Gekko back with message for the post-crash era
Film of the Week: Douglas magnetic in Money Never Sleeps - but has Wall Street reboot come too late?
In May 2007 the news that Wall Street director Oliver Stone was to make a sequel two decades on was met with bemusement, scepticism and the inevitable quips that Stone was perversely following his evil anti-hero Gordon Gekko's mantra that "greed is good".
Yet within months of that announcement the United States was in the grip of the worst financial meltdown since the Great Depression. Suddenly it looked like Stone could at last use Gekko to tell his cautionary tale about the pitfalls of unchecked ambition and greed.
Back in 1987, this had been Stone's aim in making his original film. Instead, Wall Street had the opposite effect. Despite the film being released just prior to the 'Black Monday' stock market crash, Michael Douglas's charismatic, Oscar-winning villain was hailed as a poster-boy for excess, an inspiration to many of those who would be responsible for the global credit crunch two decades later.
Gekko may have become a boardroom icon and household name but, 23 years on, movie audiences are all too familiar with the real-life boardroom sagas of Enron and Lehman Brothers and the downfall of characters such as Bernie Madoff.
In Money Never Sleeps we meet Gekko as he is released from prison in 2001 having served eight years in federal prison for securities fraud. Still clutching his antiquated cellphone, he quickly realises he needs to adapt to the 21st century. Fast-forward another seven years and Gekko has reinvented himself as a celebrity author and a prophet of fiscal doom.
While Douglas is as magnetic as ever (the movie was in the can well before his current cancer treatment began), Gekko's character is relegated to a sub-plot to make way for the film's focus - the story of an idealistic but ambitious young trader Jake Moore (Shia LaBeouf), who just happens to be in love with Winnie Gekko (Carey Mulligan), Gekko's estranged daughter.
Arguably, the messages behind Wall Street: Money Never Sleeps should never have been more relevant. Yet Stone's sequel seems to pull its punches. Glossy cinematography and a feel-good script overshadow any condemnatory messages.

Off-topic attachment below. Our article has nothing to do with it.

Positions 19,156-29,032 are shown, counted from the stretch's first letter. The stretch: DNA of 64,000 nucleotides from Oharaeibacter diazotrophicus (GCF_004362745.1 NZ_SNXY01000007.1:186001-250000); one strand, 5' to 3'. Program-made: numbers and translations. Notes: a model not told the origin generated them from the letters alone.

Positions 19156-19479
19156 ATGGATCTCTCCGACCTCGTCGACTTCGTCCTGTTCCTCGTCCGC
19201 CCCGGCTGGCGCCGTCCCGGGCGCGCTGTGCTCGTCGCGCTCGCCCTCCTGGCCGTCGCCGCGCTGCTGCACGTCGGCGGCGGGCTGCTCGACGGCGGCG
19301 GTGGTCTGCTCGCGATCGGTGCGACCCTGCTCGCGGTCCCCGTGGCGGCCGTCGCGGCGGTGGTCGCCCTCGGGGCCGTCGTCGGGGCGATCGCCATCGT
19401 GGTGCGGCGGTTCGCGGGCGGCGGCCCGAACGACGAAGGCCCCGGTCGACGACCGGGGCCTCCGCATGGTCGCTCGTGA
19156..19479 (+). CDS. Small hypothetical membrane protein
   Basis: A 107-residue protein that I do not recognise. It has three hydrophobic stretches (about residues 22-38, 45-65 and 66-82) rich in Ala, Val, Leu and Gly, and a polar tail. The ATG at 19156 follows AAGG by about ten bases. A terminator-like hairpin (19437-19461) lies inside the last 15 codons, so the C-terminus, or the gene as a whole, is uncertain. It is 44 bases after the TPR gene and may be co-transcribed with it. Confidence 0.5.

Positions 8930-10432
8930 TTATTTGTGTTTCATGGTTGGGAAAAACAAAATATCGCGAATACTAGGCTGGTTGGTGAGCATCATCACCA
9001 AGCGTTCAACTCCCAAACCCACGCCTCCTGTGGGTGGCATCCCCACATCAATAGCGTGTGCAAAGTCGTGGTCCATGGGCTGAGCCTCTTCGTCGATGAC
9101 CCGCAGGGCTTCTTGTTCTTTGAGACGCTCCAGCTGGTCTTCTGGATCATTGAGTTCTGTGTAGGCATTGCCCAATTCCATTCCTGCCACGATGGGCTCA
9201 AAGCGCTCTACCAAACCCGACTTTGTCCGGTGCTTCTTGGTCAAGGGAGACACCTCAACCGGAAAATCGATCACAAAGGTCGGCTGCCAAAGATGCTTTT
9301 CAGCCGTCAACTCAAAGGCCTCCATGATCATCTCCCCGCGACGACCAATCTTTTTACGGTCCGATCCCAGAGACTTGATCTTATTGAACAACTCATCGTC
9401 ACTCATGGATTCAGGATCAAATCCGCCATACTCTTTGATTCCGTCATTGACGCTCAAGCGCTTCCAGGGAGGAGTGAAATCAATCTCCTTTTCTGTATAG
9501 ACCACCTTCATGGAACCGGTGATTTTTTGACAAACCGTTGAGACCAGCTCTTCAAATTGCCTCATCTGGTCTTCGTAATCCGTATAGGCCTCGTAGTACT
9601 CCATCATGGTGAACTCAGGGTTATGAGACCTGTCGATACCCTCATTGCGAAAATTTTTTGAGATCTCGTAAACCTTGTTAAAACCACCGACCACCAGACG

Perhaps Stone sensed that, in late 2010, the audience for Money Never Sleeps would be too recession-weary to want a hard-hitting expose of the perils of insider trading and leveraged debt.
Wall Street: Money Never Sleeps is now on general release in the UK.
WHAT THE CRITICS ARE SAYING:Neil Smith, Total Film: "In the end it's the performances rather than the politics that save the day - not just from Douglas, predictably splendid in his signature role, but from his co-stars as well. Both [Carey] Mulligan and [Josh] Brolin bring heft and class to their one-note roles." (3/5 stars)
Kim Newman, Empire: "There's a weird mismatch between financial and emotional stories: for most of the film, Gekko is on the margins, rumpled and contrite and not at all the shark in a suit we probably wanted to see when we bought our tickets." (3/5 stars)
Kirk Honeycutt, the Hollywood Reporter: "Can you win two Oscars playing the same role? An actor rarely gets the opportunity to revive a breakthrough role in a way that allows him to rethink the character in terms of changes time has wrought and to reflect on where fatal flaws once lay. Douglas does this brilliantly."
Justin Chang, Variety: "Older, grayer and perhaps a touch less snakelike, Douglas is still insinuatingly good, and his performance lays the groundwork for the film's one spectacularly cynical twist - one that proves too much for the film's crowd-pleasing instincts to bear." ·
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